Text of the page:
New York's Top Judge Calls for Court Reform

A top jurist speaks out against wrongful convictions

View Comments (
)
|
Email
|
Print

    NEWSLETTERS

    TK
    Martin Poole /Getty Images

    In a recent New York Times article, the chief judge of New York put it on the line:

          “There could be nothing more horrible than an innocent victim being convicted of a crime while the perpetrator is free to commit more crimes,” chief judge Jonathan Lippman told the Times. He urged that legislation be enacted to remove this “stain on the justice system.”
          
    The words, expressed in his State of the Judiciary address this week, are bound to have great influence. Lippman is a nationally known jurist deeply respected for his knowledge of the law and his battles against what he regards as injustice. He is known as a great dissenter. He has often expressed a liberal view in a court that has a 4-3 conservative majority. 
             
    Regarded as the most liberal chief judge in 25 years, he told the Times in 2010: “I am a result-oriented person and the result I’m looking for is not necessarily unanimity.”
            
    As for his latest words calling for new safeguards against wrongful convictions, he struck a chord with an eminent legal scholar and teacher at New York University, Professor Stephen  Gillers.

    Gillers told me that the Innocence Project in many states had uncovered hundreds of cases of  wrongful  convictions.  “If New York’s Chief Judge calls for major reforms, it’s not a casual thing. It could have great influence both in New York and throughout the country. The big problem is money. In a time of economic adversity, it could be difficult to find the money for meaningful changes.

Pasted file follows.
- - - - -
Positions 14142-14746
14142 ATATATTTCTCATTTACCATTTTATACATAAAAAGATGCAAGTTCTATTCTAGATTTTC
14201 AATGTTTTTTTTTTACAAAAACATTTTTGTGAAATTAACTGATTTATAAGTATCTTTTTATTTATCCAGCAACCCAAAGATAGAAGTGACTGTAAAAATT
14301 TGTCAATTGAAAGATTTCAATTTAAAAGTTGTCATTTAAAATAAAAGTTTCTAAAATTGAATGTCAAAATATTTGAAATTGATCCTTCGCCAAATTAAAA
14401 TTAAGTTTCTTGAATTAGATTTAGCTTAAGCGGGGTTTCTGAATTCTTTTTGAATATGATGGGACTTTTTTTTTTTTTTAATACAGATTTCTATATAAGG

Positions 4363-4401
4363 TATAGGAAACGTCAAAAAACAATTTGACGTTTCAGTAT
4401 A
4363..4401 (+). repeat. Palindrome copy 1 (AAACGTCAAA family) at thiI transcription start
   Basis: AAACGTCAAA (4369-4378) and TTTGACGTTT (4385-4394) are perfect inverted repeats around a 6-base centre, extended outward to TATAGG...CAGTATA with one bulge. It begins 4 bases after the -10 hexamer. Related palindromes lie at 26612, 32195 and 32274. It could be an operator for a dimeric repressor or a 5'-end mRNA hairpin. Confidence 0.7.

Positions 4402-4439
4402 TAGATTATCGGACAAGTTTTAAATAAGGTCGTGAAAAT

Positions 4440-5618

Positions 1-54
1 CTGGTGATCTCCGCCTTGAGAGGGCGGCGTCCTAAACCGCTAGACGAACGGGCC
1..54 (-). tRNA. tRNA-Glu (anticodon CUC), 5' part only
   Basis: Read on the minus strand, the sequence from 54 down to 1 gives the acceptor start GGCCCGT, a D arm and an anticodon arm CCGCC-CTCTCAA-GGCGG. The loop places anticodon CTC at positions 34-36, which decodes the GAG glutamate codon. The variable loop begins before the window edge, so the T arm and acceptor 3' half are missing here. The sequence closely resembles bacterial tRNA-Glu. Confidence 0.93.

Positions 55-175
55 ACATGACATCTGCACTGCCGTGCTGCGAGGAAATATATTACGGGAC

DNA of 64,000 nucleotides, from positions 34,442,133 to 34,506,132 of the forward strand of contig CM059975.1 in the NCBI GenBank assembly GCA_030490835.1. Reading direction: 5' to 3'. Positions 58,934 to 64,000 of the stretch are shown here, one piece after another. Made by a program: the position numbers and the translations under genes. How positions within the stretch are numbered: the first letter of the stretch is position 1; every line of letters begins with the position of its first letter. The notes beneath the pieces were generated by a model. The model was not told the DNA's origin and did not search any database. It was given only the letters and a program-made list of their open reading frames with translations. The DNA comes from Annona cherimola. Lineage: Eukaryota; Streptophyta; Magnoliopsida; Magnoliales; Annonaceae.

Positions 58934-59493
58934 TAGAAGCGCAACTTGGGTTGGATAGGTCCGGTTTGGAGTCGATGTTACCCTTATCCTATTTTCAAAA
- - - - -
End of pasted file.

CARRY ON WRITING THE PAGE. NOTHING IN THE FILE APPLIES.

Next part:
“Money is needed to pay competent counsel for the accused and for crime labs and other facilities. And it’s not the only thing. People who have been incarcerated for many years need other help to re-adjust to life on the outside.”
         
    Lippman wants interrogations videotaped to reduce coerced confessions. He favors expanding the state’s DNA database. He says: “Even one wrongfully convicted person is one too many.” 
         
    Back in 2009, the National Right to Counsel Committee filed a report based on an exhaustive investigation.  The report’s title told the story: “Justice Denied: America’s Continuing Neglect of our Constitutional Right to Counsel.”
        
    Lippman is trying to do something that has long eluded jurists and politicians: ensure a fair trial for every American, including the poorest. If he makes progress in that direction, he will deserve high praise.